Auburn Hills -- This was sound and simple, a graphic glimpse at the Spartans' preferred formula — seize with size.
Michigan State cut Valparaiso down to size in its NCAA Tournament opener at The Palace of Auburn Hills on Thursday, dominating as thoroughly as a No. 3 seed is supposed to dominate. Derrick Nix pounded and pounded, then when he got irritated, he pounded some more, as Michigan State rolled to a 65-54 victory.
It wasn't even that close. The Spartans led by as many as 27, and for most of the second half, the only question was whether the Crusaders would ever collect a clean rebound. This is what Michigan State must do inside with Nix, Adreian Payne and leaper Branden Dawson, especially when the opponent doesn't have a starter taller than 6-8.
When the Spartans roll, it begins there. Valparaiso had all the experience, starting five seniors, but few teams can match Michigan State's physical force. And when Nix gets going, it's a whole lot easier for guards Keith Appling and Gary Harris to get going.
Sticking to the plan
Nix finished with 23 points and a career-high 15 rebounds as the Spartans piled up a staggering 49-23 rebounding edge. Appling had 15 points, and he and Harris combined to hit five of 10 three-pointers. The poor Crusaders tried to double-team the big fellas, which left the guards open. When they switched strategy, the Spartans went back to whacking them with the big stick.
"I thought (Valparaiso) did a great job doubling the post early, and then we did something we haven't been very good at — we kept going back in there," coach Tom Izzo said. "We pretty much stayed with the same plan the whole game. … Hopefully this gives Nix a shot in the arm. I got on him hard a few times and he responded."
Sometimes the Spartans don't feed the big fella enough. And sometimes Nix forces things and gets frustrated. But no one is bringing more energy these days than the lone senior in the rotation. Nix wasn't feeling well, throwing up before the game, but when he started rumbling through the lane, the ill effects were gone.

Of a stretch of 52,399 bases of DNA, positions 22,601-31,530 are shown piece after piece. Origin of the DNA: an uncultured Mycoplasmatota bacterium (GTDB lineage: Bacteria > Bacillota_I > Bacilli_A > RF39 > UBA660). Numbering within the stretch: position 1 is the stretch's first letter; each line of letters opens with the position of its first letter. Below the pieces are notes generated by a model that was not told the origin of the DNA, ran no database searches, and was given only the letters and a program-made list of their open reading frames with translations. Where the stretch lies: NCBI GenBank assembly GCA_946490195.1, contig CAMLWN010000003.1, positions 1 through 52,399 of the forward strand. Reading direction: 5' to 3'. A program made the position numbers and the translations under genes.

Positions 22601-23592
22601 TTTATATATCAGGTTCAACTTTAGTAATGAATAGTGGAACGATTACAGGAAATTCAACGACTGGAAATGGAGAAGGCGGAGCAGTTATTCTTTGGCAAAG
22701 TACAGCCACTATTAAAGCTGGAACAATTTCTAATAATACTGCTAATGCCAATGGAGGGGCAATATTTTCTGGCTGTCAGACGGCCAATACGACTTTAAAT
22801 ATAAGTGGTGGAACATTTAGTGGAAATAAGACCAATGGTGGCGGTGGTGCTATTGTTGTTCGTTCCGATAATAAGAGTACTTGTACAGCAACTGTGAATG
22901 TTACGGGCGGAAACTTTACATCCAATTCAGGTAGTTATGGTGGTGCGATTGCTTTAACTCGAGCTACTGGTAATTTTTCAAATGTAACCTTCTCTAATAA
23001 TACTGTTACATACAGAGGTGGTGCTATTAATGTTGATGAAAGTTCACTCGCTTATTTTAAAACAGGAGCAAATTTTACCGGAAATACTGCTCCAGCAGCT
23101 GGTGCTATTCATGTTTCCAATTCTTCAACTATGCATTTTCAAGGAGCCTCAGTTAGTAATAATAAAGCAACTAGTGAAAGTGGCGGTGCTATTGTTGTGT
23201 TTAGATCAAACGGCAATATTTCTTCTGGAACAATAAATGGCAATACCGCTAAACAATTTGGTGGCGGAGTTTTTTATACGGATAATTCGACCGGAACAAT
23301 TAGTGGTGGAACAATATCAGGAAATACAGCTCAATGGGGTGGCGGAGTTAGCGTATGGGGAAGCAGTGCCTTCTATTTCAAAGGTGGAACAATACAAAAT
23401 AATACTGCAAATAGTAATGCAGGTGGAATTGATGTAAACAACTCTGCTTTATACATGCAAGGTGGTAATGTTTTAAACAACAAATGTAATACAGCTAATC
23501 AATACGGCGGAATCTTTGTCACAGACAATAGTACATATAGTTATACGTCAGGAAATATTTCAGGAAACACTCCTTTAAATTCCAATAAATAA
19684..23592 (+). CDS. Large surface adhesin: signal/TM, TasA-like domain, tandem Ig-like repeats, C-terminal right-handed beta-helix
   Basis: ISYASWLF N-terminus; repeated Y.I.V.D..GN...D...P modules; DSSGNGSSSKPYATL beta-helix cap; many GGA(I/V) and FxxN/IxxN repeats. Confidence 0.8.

Nix is 6-9, 270 pounds and almost impossible to budge when planted in the paint. The problem is, defenses are eager to swat away at him. Nix nearly got a technical foul in the second half arguing a no-call, which brought a loud rebuke from Izzo.
"He basically said, if I say something to the refs, he'll kill me," Nix said. "Sometimes coaches don't understand being double-teamed is frustrating when you got two big guys coming at you."
Uh, imagine how frustrating it is for the opposition. Valparaiso had no chance of slowing down the train, and even though Izzo didn't enjoy the closing minutes, or Michigan State's occasionally sloppy passing (17 turnovers), he had to love his team's determination.
Down to business
This was an all-business effort before the hometown crowd. It began the day before, when Izzo ordered his players to leave their cellphones back at the hotel. No Twitter, no chatter, just roll up the muscles and go to work.
There was concern about distractions, but not for long. Did you notice the two Detroit Pershing players, Nix and Appling, had the two biggest efforts? And the guy playing in the final games of his college career had the biggest of the big.
"The end is near and he doesn't have an answer where he's going next," Izzo said. "He's almost scared sometimes, like a big teddy bear, like, 'What am I going to do?' At times I can just see it in him, and it drives him."
Drives him hard. Drives him straight to the basket, as often as he can.